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  • People who are homeless are not social inadequates. They are people without houses.

  • In most of the traditional cultures of the world, homelessness would be impossible; first because of large protective kin systems, and second because homes were easily constructed from materials at hand. In America today we consider homelessness as a lack of shelter, not as a breakdown of community.

    • Lynn Laitala,
    • "In the Aftermath of Empire," in The Finnish American Reporter ()
  • Can't spare the requisite / eye contact, attention, energy. / Swallowed whole by / the deities of / experience and capitalism, / we've nary a moment / to be present with one another.

  • I carry home within my self. / Mine is a nomadic tribe, / home as location is a concept / foreign and bizarre to me. / I carry home within my self.

  • For some people, there is no room in their landscape for the needy, the marginal and abandoned unless they are in a painting hanging on the wall of a museum or in a production of Les Misérables. There, the destitute and impoverished are appreciated as art. Their appearances are acceptable as long as they are not alive.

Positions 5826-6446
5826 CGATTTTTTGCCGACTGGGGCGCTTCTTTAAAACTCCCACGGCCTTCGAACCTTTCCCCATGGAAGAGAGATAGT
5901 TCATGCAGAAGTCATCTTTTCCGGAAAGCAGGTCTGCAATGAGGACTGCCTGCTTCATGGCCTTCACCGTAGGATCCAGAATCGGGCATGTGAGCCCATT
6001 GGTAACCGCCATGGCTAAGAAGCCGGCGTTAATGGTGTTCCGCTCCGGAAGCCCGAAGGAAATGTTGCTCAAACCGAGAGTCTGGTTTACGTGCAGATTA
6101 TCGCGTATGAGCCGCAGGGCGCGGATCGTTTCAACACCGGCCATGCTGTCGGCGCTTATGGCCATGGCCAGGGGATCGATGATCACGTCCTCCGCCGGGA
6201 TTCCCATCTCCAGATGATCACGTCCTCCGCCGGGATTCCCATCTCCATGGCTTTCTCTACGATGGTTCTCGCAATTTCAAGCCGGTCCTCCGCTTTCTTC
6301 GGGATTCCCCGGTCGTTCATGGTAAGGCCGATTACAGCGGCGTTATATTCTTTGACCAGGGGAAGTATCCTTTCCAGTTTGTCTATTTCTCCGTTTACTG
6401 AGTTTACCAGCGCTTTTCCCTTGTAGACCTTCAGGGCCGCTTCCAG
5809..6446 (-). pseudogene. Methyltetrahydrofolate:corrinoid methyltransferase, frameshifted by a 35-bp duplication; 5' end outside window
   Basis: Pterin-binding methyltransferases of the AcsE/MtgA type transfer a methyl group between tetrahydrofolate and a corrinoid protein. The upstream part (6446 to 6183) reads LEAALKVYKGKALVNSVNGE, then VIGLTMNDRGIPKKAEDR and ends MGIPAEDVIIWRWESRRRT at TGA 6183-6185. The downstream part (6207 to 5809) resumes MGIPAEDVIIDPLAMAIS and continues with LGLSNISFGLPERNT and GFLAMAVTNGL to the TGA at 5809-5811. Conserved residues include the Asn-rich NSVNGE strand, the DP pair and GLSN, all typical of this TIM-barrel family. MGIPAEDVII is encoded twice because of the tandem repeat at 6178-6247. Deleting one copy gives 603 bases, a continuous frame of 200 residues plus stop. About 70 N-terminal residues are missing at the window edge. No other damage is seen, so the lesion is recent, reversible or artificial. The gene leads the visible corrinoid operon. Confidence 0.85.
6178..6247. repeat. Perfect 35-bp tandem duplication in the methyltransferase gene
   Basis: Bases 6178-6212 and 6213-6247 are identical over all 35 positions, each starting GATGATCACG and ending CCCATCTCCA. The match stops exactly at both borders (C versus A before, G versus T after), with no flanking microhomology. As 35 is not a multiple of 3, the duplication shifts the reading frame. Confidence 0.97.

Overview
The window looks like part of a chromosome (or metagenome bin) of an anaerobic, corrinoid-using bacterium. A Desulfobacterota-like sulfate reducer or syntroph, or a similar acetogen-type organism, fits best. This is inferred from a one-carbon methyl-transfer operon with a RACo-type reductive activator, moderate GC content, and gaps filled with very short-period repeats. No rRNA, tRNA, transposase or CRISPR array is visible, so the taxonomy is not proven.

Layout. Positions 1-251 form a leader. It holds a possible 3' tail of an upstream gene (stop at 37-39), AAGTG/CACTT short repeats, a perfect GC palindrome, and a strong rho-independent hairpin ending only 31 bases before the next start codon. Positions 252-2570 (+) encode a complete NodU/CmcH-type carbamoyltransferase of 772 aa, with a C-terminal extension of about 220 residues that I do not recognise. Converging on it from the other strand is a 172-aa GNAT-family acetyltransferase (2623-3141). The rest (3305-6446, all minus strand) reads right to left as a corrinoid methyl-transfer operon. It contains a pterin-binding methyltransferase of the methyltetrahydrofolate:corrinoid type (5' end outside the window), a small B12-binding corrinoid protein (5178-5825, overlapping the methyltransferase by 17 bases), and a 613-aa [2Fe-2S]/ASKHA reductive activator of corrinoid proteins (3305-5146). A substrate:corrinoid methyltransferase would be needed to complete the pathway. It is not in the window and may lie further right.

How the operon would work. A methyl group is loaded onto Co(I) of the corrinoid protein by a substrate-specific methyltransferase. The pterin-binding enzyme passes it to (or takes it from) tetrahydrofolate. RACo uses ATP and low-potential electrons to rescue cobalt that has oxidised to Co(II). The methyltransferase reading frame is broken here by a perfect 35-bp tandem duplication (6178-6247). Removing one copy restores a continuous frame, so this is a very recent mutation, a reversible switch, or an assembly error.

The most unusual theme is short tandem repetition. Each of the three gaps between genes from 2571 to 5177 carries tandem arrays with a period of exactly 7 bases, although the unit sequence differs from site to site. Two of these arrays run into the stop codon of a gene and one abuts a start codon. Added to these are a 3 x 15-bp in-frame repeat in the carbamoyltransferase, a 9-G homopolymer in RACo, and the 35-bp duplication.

• Don't look at the dying; / you'll only encourage them. / The homeless, the hungry, the hurting, / they're not really there / and it's not polite to stare. / ... / Pretty soon the cops'll clear them / all away / anyway, / and your eyes will be safe. / And when you're dying / (oh yes you will) / no one will look.

  • A cold wind rises where there's only so much / and anyone with a food stamp or a rag doll / must've stolen it, maybe from me. / We're clutching at everything to keep off that wind / but it doesn't work. Big wind blowing away — / who were they, when they had names?

  • Living on the street, / under the bushes close up to the church / outside where the ground is protected by frost / they shelter themselves, the ones who've lost. / The ones we've lost, but still our own, / our children, our sisters, our brother's child. / Is anyone you've loved and known / without a home? Is anyone without a home / someone you can love?

    • Mary Rudge,
    • "Anyone You've Lost," in Street Spirit ()
  • ... but for the homeless all ways wither / like cut flowers ...

    • Nelly Sachs,
    • "World, do not ask those snatched from death," O the Chimneys ()
  • The first thing you lose when you become homeless is your dignity.

  • Malls are insular fantasy worlds where the relatively well-off pursue the study and acquisition of superfluous goods as a form of entertainment, in a society in which millions are in desperate need of something to eat and a safe, warm place to sleep.

  • Poor people are allowed the same dreams as everyone else.

  • I, John Shepherd, vagrant, / Petition the park commissioners / For wider benches.

  • people in houses are sure that you want / to be out in the wind and the cold. / people in houses grow more and more certain / while we just grow tired and old ...

  • brother of mine are you out in the rain / do you need a hot meal or a hand / brother of mine you don't have to explain / some of us here understand ...